The Good Childhood Report 2022: key findings and learning points

The Good Childhood Report 22 blog post image

Each year The Children’s Society publishes ‘The Good Childhood Report’, which brings together a number of research projects in order to summarise the well-being of children aged 10-17. Now into its tenth year, this report has now surveyed over 44,000 young people and their families during the last decade, in the absence of an annual, national reporting strategy from the government. You can read our summary of the 2021 report here.

This year, the report combined data from The Children’s Society household surveys, along with data from the UK Longitudinal Household Survey (known as ‘Understanding Society’). It focused on concerns following the coronavirus pandemic, and current issues regarding the cost of living crisis in the UK.

Key findings from The Good Childhood Report 2022
  • Feeling listened to at school is strongly associated with children’s happiness at school
  • More children in 2022 were unhappy with school than any other aspect of life they were asked about (14.2% had low scores). Among those in full-time education, higher proportions of girls, those in key stages 3 and 4 (i.e. secondary education), and children in families they thought were not well off were unhappy
  • Happiness with school and schoolwork declined significantly with age and was significantly lower among children in lower income households
  • More children were unhappy with their appearance than with the other five aspects of life they were asked about (life as a whole, family, friends, school and schoolwork)
  • 11% of children indicated that they had not coped well with changes to daily life through the pandemic, which shows that there is still need for ongoing support and monitoring
  • 53% of parents and carers surveyed thought that the pandemic had negatively impacted their children
  • 85% of parents and carers are concerned about the impact of the cost of living crisis on their family in the next 12 months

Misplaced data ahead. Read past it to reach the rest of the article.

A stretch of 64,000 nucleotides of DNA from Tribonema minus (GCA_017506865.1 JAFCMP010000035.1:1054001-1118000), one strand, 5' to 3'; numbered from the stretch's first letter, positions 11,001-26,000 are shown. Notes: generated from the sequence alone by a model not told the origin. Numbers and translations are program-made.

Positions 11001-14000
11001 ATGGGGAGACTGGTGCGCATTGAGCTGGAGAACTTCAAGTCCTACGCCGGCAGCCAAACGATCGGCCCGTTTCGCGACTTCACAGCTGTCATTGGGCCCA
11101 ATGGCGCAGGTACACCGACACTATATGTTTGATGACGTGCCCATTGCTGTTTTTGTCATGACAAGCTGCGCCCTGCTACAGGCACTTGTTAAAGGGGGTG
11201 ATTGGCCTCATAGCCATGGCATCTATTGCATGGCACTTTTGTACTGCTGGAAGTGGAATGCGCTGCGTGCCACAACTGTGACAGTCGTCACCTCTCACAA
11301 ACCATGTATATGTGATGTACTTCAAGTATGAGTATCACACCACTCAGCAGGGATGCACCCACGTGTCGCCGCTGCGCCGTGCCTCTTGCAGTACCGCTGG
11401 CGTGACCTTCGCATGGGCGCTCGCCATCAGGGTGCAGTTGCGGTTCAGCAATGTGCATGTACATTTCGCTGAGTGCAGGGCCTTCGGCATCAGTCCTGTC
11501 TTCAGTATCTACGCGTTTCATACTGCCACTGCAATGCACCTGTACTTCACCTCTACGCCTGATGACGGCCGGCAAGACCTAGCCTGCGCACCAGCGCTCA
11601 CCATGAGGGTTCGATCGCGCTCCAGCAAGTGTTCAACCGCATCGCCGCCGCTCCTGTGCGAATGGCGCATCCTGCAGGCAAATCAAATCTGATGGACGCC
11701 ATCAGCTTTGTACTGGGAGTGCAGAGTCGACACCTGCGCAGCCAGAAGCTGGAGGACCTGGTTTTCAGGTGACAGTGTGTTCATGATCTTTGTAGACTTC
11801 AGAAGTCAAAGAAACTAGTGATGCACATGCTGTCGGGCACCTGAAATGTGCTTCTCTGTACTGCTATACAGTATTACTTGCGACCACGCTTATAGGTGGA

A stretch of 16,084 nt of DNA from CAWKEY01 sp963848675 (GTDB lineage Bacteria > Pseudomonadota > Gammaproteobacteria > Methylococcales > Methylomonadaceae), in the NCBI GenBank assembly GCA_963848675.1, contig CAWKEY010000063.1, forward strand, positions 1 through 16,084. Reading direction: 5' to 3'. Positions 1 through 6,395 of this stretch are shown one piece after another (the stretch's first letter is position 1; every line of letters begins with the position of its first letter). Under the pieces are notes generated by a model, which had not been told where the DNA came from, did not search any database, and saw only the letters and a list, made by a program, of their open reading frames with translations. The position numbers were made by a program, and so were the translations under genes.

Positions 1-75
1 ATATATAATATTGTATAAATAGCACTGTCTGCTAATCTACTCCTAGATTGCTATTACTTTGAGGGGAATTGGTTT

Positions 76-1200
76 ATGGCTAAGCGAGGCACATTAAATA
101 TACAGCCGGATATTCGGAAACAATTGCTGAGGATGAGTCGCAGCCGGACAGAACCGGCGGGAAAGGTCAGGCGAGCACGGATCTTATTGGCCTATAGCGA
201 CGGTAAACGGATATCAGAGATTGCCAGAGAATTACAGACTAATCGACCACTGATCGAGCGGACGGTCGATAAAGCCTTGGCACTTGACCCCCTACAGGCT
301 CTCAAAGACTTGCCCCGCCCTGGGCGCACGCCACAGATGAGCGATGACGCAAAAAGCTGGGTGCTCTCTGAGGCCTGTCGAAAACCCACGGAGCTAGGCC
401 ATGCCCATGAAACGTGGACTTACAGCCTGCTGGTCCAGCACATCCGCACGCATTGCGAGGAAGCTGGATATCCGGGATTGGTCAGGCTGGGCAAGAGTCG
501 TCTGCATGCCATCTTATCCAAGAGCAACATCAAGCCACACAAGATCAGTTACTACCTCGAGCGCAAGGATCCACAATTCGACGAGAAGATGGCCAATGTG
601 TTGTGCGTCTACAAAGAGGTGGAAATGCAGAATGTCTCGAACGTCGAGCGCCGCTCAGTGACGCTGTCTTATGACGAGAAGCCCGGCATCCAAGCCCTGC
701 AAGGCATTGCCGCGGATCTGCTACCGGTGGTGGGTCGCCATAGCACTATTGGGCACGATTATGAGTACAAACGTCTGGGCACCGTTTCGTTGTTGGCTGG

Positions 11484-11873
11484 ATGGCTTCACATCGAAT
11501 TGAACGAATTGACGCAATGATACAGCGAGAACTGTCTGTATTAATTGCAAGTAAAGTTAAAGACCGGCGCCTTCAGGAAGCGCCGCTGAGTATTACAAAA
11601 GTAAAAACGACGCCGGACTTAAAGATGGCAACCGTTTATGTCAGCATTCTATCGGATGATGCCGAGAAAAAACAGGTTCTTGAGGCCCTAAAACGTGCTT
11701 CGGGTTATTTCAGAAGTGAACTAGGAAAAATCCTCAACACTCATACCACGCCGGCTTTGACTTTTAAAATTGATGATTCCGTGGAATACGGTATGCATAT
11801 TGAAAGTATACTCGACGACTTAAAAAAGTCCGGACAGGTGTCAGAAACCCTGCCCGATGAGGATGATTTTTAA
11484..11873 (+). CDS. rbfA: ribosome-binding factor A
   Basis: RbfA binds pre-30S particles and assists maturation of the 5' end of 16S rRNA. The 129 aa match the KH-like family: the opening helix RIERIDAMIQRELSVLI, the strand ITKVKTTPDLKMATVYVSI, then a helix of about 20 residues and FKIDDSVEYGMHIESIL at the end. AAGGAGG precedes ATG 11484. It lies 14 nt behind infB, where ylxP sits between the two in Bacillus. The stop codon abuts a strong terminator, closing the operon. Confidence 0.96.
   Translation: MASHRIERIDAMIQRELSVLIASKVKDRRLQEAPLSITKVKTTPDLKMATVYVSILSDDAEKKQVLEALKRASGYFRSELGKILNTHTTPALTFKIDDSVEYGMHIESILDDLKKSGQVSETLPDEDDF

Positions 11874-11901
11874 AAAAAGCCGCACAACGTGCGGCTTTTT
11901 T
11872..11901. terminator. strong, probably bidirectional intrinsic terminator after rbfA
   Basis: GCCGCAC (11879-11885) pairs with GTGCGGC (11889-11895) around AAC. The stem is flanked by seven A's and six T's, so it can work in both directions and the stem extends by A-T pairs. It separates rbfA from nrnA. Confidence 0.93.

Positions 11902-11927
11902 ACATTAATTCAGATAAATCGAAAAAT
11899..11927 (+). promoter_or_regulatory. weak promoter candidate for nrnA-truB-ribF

This report highlights the urgent need for the Government to address wider issues surrounding social circumstances which influence our well-being. These social circumstances are the conditions in which we are born, raised, live, work and grow old, and are hugely significant in terms of how we experience life. The report notes that ‘it is urgent that the Government sets a renewed focus on place-based prevention and early intervention to promote positive well-being for children’ (The Children’s Society, 2022b: 18). This will be particularly important over the next 12 months and beyond, as we navigate our way through the cost of living crisis. 

Given that ‘educational attainment is strongly linked with health behaviours and outcomes’ (, 2017), it is an area which the Government needs to pay particular attention to to avoid prolonging the situation into an even longer-term crisis. But The Good Childhood Report also notes that another recent report from The Children’s Society, Stopping the Spiral (2022) ‘shows a 50% decline in local authority spending on early intervention children’s services since 2010-11, with 80% of resources now going to late intervention services’. This is too late, and we need to be looking at how we can revolutionise mental health in schools and colleges so that it is no longer just something reactive when things go wrong. We owe it to our young people, teachers and everyone in the educational community.

What can I take from this as a designated Senior Lead of Mental Health or School Mental Health Specialist?

Do not underestimate the power of talking to your students. The best people to tell us what young people need are young people themselves, so make sure that their voices are heard.

Bear in mind that although we have moved out of restrictions following the coronavirus pandemic, the effects are still being felt by a significant number of students.

Let's work together to support good mental health and wellbeing in both children and young people

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References and further reading (2017), ‘Chapter 6: social determinants of health’, [Online], available from:, accessed 10th October 2022.

The Children’s Society, (2022) ‘The Good Childhood Report 2022’, [Online], available from:, accessed 10th October 2022.

The Children’s Society (2022b) ‘The Good Childhood Report 2022: Summary and recommendations’, [Online], available from:

The Children’s Society (2022c) ‘Stopping the Spiral’, [Online], available from:, accessed 10th October 2022.